action to publish sides, the
Board members noted that they
wanted to make sides for
Equity auditions more widely
available and instructed the
staff to investigate methods for
achieving this goal. Eastern
Regional Director Rick Berg
commented, “I hope the
membership understands that
the Board and staff have taken
note of the members’ strong
desire for these reforms that
were ultimately voted down
because of impracticality. We
have heard them and will make
every feasible effort to address
the problems these resolutions
identify. I will report back to the
ERB and the membership as
solutions are identified.”
Actors Fund to Conduct Survey
of Performing Arts Seniors Living in
Clinton/Hell’s Kitchen, Chelsea
The Clinton/Hell’s Kitchen
and Chelsea areas of New York
City are the theatre district’s
backyard. These neighborhoods
have historically been home to
people working in the
performing arts, with Manhattan
Plaza, the largest performing
arts residence in the country, at
the heart of the community.
With the number of people
over 55 doubling in the next 20
years and Manhattan Plaza
already home to over 1,000
seniors, The Actors Fund is
focusing in on these
neighborhoods to better
understand the changing needs
of older performing arts
professionals. In partnership
with Manhattan Plaza’s Rodney
Kirk Center, Visiting Nurse
Service of New York and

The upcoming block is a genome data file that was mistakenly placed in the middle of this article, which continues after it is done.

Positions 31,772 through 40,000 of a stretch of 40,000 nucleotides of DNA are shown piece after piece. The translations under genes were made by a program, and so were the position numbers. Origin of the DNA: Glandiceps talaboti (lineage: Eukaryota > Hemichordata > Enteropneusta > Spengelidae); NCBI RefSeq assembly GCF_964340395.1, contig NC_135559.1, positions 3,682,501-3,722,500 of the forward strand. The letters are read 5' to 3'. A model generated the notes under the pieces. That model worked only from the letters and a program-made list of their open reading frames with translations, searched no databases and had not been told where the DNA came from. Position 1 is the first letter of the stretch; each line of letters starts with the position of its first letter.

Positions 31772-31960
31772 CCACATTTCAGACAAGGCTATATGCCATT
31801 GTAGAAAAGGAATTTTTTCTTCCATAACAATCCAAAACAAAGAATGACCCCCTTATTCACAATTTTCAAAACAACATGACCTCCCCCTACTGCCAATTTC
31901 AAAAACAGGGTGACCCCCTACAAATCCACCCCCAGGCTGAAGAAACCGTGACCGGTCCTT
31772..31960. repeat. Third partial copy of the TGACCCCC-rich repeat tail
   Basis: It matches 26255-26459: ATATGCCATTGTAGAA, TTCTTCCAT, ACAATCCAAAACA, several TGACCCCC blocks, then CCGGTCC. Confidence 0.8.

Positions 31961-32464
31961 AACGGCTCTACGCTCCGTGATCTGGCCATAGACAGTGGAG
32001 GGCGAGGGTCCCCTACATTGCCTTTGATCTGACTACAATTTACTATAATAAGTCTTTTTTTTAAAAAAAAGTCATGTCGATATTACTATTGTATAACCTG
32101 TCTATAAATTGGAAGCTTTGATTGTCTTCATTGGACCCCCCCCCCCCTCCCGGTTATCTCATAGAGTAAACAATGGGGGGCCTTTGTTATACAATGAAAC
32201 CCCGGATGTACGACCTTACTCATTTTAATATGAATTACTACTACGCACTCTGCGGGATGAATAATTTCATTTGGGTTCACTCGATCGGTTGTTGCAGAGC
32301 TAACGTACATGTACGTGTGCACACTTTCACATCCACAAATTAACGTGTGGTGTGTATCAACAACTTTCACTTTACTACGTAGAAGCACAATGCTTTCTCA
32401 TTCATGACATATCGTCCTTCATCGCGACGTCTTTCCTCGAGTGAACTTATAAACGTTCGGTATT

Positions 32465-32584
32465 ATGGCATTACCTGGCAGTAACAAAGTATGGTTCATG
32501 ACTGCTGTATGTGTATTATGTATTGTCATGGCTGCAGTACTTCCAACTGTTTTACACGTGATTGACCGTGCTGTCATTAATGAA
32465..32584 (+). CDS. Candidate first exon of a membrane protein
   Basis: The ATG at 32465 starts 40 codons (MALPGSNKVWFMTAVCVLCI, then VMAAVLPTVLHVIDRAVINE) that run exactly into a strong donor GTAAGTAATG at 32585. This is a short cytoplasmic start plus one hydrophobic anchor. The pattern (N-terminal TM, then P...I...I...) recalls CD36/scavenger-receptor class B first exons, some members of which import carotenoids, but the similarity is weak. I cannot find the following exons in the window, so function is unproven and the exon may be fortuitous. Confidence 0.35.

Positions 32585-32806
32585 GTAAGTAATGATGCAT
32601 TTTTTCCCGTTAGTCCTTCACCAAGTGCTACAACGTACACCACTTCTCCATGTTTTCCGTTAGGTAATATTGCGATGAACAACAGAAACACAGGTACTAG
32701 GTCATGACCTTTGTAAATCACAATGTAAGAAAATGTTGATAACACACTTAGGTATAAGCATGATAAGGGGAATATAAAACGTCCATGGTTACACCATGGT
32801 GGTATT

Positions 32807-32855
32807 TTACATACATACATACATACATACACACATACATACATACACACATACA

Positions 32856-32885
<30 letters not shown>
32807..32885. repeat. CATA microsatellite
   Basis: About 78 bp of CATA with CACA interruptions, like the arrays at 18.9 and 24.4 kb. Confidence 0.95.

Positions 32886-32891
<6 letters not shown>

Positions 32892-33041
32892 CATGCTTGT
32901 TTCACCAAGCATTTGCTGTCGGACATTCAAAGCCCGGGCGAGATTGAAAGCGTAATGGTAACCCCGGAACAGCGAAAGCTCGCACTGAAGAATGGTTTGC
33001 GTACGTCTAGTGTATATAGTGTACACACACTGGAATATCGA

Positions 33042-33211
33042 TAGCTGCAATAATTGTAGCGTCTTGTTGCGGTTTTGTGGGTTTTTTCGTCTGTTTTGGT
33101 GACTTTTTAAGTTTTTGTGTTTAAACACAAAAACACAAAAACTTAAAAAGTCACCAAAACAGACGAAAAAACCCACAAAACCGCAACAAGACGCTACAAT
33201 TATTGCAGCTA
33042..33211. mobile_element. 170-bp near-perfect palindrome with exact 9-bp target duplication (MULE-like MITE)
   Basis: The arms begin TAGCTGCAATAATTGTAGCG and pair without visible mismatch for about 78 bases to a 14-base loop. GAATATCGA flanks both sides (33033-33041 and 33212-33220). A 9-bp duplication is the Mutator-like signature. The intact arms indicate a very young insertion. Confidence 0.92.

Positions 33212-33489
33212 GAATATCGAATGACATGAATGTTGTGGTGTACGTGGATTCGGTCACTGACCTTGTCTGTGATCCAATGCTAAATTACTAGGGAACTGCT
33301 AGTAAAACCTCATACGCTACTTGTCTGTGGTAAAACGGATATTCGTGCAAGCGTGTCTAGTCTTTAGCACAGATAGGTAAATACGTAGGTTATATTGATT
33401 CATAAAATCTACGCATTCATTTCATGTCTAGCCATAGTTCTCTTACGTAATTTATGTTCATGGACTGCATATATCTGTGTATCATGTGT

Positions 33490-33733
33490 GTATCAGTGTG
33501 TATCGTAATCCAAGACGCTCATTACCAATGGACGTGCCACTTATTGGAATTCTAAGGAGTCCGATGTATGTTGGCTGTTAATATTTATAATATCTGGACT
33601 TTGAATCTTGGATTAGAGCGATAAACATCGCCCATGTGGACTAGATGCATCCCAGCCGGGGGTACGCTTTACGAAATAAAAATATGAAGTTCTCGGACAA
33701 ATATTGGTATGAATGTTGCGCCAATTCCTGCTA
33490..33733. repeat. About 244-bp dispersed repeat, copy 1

Community Board 4, The Actors
Fund is conducting a survey of
people over 60 years of age
residing in the Clinton/Hell’s
Kitchen and Chelsea
neighborhoods.
The survey will be conducted
from early October through
December, and will seek
information on demographics,
living arrangements, health,
community concerns and
specific questions designed to
target issues particular to
performing arts professionals.
The findings will help provide a
better understanding of needs,
identify gaps in services and
help The Actors Fund organize
and further develop resources
and services for seniors in the
entertainment and performing
arts community.
Visit www.actorsfund.org/
CommunitySurvey for more
information on the survey,
scheduled to go live in October.
Questions? Contact Judy Rosch
at (917) 281-5988 or
[email protected]
To contact The Actors Fund
Senior Services, call (212) 2217300 ext. 143 in New York, (312)
372-0989 in Chicago or (323)
933-9244 ext. 455 in Los
Angeles, or visit
www.actorsfund.org.
Atlanta
“Rent” Collects for BC/EFA
The cast of Atlanta Lyric
Theatre’s production of Rent
collected $2,813.55 for
Broadway Cares/Equity Fights
AIDS during their 12performance June 10-26, 2011
run. Alan Kilpatrick, an Equity
member and former member of
the Atlanta Liaison Committee,
directed the production, which
included Equity members
Maxim Gukhman, Felicia
Boswell and Stanley Allyn
Owen.
New York/Los Angeles
Fund Schedules Seminars
In New York, The Actors Fund
has scheduled a Housing
Seminar to review long term
options to obtaining affordable
rental housing: 80/20 subsidized
housing, tenants’ rights
information, and more. The
session will be held on Monday,